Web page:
September 24, 2018
You’ve walked miles in the rain, the traffic is stand-still, and all you have to make the day better is a plain cheese sandwich and a Capri Sun. But, at least the kids are having fun, right?
Whether you’re just going on a day-trip to a site down the road, or you’re going further afield on a residential away for a week, there are always guidelines to adhere to. We know it can get complicated (the guidelines and the children), which is why we’ve put together a survival guide to help you teach your way through any of your upcoming school trips!
Is the trip worth it?
It’s always good to have a break away from school, and the students always love a trip outside the classroom. But, to get to that stage, you have to make sure the trip adds educational value to the students.
Does the trip you’re planning hold an educational benefit to the children? If so, then you’re off to a good start. Researching the trip and creating a proposal on how it will benefit the children will stand you in good stead when approaching your headteacher or head-of-department to get the go-ahead for your trip.
Budgets are tight!
There’s no escaping the budget cuts or the tightness of school purse-strings at the minute, so it’s always best to spend time carefully calculating the costs of your trip. Things you need to take into consideration are…
Some venues and attractions (museums) offer free educational visits for schools, so it’s worth double-checking with the venue beforehand. If your trip involves accommodation or extended travel, many companies offer school packages and group discounts.
It is always a good idea to speak to your headteacher (or whoever is in charge of school costs) to see if there is any scope for using the school budget. For large-scale trips, parents and guardians will understand if they have to contribute to the costs. There is always opportunity for finding local sponsors, donations, and even running fundraising events. Getting in contact with your local authority will help to give you knowledge of what funding is available to your school.
What are the risks?
You’ve heard of a risk assessment, right? Of course you have! Well, be prepared to risk-assess absolutely everything. Risk assessments are one of the biggest parts to organising a school visit, so make sure you have your risk assessment forms all filled out.
Attractions and places that attract a lot of school attention usually already have their own risk assessments complete, which gives you one less job to do!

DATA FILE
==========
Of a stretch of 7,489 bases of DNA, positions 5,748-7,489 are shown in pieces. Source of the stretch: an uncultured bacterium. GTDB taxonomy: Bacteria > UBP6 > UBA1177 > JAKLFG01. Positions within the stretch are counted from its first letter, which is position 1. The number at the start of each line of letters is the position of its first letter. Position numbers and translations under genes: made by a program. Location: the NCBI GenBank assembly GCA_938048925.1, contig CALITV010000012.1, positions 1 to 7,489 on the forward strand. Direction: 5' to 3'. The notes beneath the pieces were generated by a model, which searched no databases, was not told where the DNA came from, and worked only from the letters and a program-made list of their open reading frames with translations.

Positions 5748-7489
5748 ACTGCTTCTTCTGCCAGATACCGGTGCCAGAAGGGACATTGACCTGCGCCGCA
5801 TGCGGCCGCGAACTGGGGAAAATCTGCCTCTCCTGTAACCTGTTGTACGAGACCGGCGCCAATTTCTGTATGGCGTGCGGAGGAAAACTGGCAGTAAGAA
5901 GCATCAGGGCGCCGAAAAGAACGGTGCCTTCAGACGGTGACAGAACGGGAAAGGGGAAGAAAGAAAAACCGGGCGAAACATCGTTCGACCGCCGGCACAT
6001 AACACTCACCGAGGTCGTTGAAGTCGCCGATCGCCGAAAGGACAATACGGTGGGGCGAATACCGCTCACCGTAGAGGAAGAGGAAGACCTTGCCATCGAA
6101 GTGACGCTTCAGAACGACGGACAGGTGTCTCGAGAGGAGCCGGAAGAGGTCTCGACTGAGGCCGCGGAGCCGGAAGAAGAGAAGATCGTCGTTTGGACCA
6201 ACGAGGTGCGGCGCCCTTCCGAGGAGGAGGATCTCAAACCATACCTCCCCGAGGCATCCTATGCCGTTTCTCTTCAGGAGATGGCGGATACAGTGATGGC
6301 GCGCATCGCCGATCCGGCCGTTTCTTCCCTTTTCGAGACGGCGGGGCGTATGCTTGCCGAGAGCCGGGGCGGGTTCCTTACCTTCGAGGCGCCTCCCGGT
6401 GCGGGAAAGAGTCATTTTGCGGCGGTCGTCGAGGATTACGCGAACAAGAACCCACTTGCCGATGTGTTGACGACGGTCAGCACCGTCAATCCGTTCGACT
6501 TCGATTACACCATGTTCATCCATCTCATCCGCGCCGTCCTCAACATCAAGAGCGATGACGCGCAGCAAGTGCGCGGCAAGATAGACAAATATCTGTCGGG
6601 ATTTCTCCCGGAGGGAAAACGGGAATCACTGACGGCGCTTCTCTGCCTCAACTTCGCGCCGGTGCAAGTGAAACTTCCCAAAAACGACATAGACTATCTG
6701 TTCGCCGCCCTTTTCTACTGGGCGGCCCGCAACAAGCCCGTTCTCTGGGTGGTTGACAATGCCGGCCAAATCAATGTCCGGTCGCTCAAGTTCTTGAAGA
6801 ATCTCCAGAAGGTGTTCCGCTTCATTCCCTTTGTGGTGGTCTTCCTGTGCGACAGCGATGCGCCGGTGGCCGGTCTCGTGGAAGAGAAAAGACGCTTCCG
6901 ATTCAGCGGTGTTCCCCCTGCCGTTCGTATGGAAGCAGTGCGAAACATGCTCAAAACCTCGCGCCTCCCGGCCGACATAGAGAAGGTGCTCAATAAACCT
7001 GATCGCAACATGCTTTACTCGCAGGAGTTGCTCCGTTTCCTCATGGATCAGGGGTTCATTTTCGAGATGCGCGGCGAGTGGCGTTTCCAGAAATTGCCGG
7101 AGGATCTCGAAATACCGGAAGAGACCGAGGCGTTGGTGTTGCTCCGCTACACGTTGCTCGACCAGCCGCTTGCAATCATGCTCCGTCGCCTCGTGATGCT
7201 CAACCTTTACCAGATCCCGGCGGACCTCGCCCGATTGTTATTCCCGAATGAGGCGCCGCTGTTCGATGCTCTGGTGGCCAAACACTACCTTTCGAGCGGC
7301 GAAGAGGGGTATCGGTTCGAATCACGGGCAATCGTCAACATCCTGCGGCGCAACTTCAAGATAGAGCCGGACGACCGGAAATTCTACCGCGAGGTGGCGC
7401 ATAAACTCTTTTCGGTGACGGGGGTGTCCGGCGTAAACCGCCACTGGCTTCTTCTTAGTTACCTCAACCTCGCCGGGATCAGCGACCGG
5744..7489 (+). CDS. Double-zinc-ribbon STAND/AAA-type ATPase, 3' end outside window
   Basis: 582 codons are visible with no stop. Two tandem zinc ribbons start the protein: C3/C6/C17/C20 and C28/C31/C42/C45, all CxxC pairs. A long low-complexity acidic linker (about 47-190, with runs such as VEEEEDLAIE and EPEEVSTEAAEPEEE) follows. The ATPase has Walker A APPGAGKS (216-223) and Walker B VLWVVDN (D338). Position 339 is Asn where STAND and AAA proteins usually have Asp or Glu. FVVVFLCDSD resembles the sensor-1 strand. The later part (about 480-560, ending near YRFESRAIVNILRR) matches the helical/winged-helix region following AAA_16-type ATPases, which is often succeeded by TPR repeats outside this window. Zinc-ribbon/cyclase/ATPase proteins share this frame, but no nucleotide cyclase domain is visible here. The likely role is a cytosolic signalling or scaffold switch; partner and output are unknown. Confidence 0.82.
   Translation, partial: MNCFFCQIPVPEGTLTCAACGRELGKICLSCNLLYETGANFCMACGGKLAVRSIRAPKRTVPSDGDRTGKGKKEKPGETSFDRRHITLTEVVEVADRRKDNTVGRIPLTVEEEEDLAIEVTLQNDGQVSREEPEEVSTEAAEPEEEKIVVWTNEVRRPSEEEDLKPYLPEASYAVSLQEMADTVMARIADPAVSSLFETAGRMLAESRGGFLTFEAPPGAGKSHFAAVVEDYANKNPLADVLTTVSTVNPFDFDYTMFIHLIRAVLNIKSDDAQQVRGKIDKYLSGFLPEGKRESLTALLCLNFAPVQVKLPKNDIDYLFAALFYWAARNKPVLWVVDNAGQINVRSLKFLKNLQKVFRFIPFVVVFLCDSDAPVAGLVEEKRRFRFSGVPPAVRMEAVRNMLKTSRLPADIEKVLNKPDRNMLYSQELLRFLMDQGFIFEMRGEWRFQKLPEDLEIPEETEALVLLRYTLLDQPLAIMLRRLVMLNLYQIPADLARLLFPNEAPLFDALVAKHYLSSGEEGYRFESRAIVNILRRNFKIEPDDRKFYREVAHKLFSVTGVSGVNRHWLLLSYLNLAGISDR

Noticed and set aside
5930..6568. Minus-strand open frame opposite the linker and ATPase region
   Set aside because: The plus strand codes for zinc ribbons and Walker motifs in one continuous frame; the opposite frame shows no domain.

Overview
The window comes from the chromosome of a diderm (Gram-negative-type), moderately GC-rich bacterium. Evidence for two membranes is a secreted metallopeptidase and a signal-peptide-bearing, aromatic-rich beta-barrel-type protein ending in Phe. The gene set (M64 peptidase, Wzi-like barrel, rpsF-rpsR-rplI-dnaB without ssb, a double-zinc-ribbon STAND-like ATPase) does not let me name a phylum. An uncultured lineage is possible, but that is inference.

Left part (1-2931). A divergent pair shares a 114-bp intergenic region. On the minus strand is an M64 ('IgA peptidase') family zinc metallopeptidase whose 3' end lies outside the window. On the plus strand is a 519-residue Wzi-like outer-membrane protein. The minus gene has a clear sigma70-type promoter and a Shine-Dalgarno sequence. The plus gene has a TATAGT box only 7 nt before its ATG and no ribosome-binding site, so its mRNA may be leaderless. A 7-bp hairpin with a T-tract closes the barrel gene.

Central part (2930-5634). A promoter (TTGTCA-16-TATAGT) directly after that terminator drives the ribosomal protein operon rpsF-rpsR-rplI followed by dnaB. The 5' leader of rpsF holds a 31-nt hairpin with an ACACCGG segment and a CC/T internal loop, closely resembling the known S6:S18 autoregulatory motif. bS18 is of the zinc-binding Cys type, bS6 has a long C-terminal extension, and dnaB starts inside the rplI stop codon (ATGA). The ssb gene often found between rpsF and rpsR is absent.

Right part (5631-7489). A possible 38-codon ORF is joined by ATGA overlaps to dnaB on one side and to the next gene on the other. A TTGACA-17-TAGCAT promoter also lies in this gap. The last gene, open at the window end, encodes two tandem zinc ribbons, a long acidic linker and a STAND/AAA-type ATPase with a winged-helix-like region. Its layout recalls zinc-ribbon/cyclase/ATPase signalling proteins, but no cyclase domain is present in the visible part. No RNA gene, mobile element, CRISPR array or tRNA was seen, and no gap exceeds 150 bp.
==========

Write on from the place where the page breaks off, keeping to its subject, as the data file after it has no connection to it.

You can always contact the place you intend on visiting to liaise about any requirements you may have or to arrange a visit beforehand to inspect the venue. Many places now have virtual tours available online if you’re unable to visit ahead of the trip – for instance, if you’re going abroad.
Remember, the risk-assessing side of things continues throughout the school trip. It is vital that you’re always alert through the duration of the school visit in case any potential risks arise.
Let the parents know!
Right, we all know you can’t just take the kids away without letting the parents know! All the hard work (so far) has been done. You have permission from the school, the venue, and you have the costs calculated and covered – it’s time to write home.
In your letters home to the children’s families, you must include…
For some children, it may be their first school visit or first time away for home. If your trip involves staying over, it’s sometimes a good idea to host a parents’ evening where parents can ask questions and fully understand everything about the trip. This way, the parents will feel at ease and it also gives you the chance to reiterate any important points.
Have you spoken to your class?
Don’t forget the children! Time to get the kids excited about your big trip out. Wherever you may be travelling to, polish up the kids’ knowledge on where they’re going. Not only will it build excitement, but it will also really benefit them when they arrive.
We don’t want to keep having to be sensible – because we want you to have fun – but it’s also your chance to let your pupils know of any rules you’re going to impose when you’re on your visit. Whether they always have to be with their partner, have their student ID card on show, or even just use their ‘inside’ voices, it’s good to lay the boundaries down before you arrive.
Top 5 tips!
Time to get those forms signed and those textbooks packed, because you’re all set for your school trip. If you need more information on finding a fun-packed educational day out, get in touch with us with us and we can tell you all about our school trips here at Blue Reef Portsmouth.